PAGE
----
November 14, 2010

My Family Food Goals

One of my goals as a mom is to feed my family Real Food.  What does that mean?  It means whole foods, foods that are unprocessed, organic, locally grown, foods that take time and care to prepare, such as those found in the Nourishing Traditions cookbook.  Of course, meeting all those standards is more of a long-term goal.  After all, I'm a busy girl, and my family is used to eating certain foods.  I'm taking baby steps, since that's really the most sane way to approach this task.

My first step on this journey was to start reading blogs that followed the Nourishing Traditions.  I read these crazy people talking about drinking raw milk and I thought, "How unsanitary and disgusting!"  I thought most of the recipes were really unhealthy because there was so much fat involved, but I was intrigued.

Then I watched Jamie Oliver's Food Revolution.  That show really got me thinking.  It also made me angry.  How can fried potato strips that have been frozen and reheated pass for a vegetable in the school cafeteria?  I remember the episode where they made him serve bread and potatoes, because they were required to have two starches- as if kids today don't get enough starch.  It was mind-boggling to me to see what the government says is "good nutrition" for growing boys and girls.  Then those sweet little kids guzzling that sugary "milk" was the worst.  After that, I stopped buying the chocolate syrup.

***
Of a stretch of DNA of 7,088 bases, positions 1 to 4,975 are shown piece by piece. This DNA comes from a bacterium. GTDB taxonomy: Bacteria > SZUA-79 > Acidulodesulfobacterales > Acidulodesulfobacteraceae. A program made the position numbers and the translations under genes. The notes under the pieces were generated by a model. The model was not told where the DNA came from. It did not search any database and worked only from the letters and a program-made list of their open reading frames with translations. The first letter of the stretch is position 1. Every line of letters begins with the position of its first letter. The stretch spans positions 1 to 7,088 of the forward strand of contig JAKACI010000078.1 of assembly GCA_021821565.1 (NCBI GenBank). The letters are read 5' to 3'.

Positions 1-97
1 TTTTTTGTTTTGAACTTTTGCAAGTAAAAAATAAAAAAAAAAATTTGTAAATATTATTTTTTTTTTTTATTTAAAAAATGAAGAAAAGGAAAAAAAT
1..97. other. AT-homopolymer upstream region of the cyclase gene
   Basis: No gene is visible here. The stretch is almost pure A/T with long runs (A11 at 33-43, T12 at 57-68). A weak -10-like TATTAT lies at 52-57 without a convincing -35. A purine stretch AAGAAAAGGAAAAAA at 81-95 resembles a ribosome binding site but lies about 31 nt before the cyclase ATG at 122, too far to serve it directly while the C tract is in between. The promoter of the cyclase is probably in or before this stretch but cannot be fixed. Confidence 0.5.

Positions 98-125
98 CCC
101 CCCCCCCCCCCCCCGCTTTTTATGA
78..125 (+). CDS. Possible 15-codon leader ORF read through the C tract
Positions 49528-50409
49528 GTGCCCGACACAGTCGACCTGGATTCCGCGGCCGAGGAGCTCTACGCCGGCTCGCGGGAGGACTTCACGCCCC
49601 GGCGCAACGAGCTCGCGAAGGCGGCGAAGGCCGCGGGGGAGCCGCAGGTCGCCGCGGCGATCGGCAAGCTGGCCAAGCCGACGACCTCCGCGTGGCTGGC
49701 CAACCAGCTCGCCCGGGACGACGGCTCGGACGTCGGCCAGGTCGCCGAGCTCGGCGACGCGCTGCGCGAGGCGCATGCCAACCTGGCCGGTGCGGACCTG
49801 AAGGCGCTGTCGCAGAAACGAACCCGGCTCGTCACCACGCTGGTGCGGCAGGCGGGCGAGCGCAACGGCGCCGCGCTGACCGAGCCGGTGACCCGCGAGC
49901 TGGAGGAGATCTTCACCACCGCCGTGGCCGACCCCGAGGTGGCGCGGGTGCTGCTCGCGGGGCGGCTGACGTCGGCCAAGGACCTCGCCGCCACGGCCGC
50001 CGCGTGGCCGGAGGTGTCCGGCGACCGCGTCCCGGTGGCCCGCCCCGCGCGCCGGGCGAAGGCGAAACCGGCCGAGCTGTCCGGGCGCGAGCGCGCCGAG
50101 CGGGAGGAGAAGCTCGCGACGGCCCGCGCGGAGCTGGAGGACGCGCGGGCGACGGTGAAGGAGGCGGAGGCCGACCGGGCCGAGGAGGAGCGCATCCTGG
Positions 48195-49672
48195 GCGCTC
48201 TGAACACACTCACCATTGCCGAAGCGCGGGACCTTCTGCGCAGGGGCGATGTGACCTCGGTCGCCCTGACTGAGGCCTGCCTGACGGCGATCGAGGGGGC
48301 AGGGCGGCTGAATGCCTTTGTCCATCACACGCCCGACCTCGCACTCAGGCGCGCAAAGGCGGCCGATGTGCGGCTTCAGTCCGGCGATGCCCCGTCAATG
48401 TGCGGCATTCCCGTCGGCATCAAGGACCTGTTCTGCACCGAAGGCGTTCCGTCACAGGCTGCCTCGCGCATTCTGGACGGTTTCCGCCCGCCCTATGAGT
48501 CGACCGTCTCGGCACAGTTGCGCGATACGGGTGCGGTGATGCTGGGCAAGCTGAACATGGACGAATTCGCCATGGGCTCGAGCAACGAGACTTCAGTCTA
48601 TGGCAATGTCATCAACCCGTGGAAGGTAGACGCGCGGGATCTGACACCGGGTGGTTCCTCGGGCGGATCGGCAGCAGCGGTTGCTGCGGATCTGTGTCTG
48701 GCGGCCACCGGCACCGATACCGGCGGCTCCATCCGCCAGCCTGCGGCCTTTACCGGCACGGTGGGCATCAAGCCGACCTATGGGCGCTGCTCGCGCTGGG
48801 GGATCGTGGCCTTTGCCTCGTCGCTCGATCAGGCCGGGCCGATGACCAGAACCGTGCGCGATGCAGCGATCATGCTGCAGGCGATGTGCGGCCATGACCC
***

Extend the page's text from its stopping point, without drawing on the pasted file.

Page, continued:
I finally broke down and bought Nourishing Traditions.  I remember when I first flipped through it, something clicked inside of me.  I knew what Sally Fallon Morrell was saying was true, that refined sugars and flours and man-made fats are the cause of most modern health problems.  However, she kept going on and on about how almost every item at the grocery store is bad for you.  She tells you to eat sauerkraut, but not the stuff on the shelves.  It must be 'lacto-fermented'.  And she says to eat yogurt, but not the stuff that's full of artificial colors and flavors.  Bake your own bread, she says, but you need to make sourdough (yuck).  Cook with lard, but not the partially hydrogenated stuff you find at WalMart.  Reading all this information left me feeling hopelessly overwhelmed.  Where to even begin?  Where would I even buy this stuff?  The worst part though, is where she writes something like, "If you don't have time to cook all this weird stuff, then you need to rethink your priorities".  I mean, how condescending!  Like, I've got cows to feed and laundry to do, all with kids clinging to me.  Work with me!  Then, to add insult to injury, her recipes are.... not very tasty.  The first one I tried was her banana bread.  All whole wheat flour, and some maple syrup for sweetener.  It was the heaviest, nastiest loaf of banana bread I'd ever eaten.  So I backed off.  I kept reading a couple of Real Food blogs, but I was feeding my family most of the same old stuff.